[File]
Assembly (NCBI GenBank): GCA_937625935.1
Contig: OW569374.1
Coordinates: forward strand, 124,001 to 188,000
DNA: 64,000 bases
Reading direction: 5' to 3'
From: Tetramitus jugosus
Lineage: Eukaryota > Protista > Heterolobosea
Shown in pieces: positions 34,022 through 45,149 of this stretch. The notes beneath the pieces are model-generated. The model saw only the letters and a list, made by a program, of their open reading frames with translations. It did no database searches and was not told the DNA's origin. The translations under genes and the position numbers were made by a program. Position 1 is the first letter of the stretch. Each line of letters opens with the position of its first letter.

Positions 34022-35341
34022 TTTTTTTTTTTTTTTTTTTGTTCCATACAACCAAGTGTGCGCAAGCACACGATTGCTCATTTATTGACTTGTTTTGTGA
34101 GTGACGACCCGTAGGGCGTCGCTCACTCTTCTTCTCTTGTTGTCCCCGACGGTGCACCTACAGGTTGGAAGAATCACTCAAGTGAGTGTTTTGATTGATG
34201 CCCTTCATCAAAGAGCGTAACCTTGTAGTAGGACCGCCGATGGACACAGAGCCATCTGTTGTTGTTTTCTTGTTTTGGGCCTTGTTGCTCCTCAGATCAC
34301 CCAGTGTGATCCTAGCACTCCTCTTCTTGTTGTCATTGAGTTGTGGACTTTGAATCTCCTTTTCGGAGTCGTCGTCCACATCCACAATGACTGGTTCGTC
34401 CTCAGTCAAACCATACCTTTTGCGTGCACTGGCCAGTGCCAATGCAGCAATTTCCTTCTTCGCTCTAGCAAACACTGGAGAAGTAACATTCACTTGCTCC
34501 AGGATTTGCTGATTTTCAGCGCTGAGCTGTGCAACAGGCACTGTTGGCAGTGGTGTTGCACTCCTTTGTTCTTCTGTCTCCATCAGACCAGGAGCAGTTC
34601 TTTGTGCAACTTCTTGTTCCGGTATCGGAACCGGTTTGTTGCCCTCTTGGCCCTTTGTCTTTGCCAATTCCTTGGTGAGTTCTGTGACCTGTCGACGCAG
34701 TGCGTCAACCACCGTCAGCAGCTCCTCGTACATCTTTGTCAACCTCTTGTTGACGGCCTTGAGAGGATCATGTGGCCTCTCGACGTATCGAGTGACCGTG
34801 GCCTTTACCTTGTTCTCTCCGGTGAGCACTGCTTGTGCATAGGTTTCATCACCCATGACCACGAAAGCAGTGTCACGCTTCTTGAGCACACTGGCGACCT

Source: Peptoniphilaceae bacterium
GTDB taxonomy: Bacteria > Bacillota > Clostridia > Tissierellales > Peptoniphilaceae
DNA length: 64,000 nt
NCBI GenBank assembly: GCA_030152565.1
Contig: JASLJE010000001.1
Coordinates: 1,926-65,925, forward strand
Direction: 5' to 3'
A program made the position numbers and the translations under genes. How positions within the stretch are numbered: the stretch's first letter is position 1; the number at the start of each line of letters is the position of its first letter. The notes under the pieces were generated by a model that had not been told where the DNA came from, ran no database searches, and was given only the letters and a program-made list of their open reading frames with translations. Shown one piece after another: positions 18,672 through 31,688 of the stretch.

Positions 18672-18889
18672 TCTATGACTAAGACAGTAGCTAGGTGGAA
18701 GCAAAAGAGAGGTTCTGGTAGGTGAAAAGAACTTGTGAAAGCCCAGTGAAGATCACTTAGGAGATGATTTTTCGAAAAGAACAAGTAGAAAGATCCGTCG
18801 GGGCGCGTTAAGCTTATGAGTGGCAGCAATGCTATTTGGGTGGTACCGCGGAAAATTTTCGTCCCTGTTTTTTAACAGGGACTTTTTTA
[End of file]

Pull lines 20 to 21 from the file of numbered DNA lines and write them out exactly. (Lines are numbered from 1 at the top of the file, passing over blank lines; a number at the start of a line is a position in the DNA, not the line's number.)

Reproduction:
GTDB taxonomy: Bacteria > Bacillota > Clostridia > Tissierellales > Peptoniphilaceae
DNA length: 64,000 nt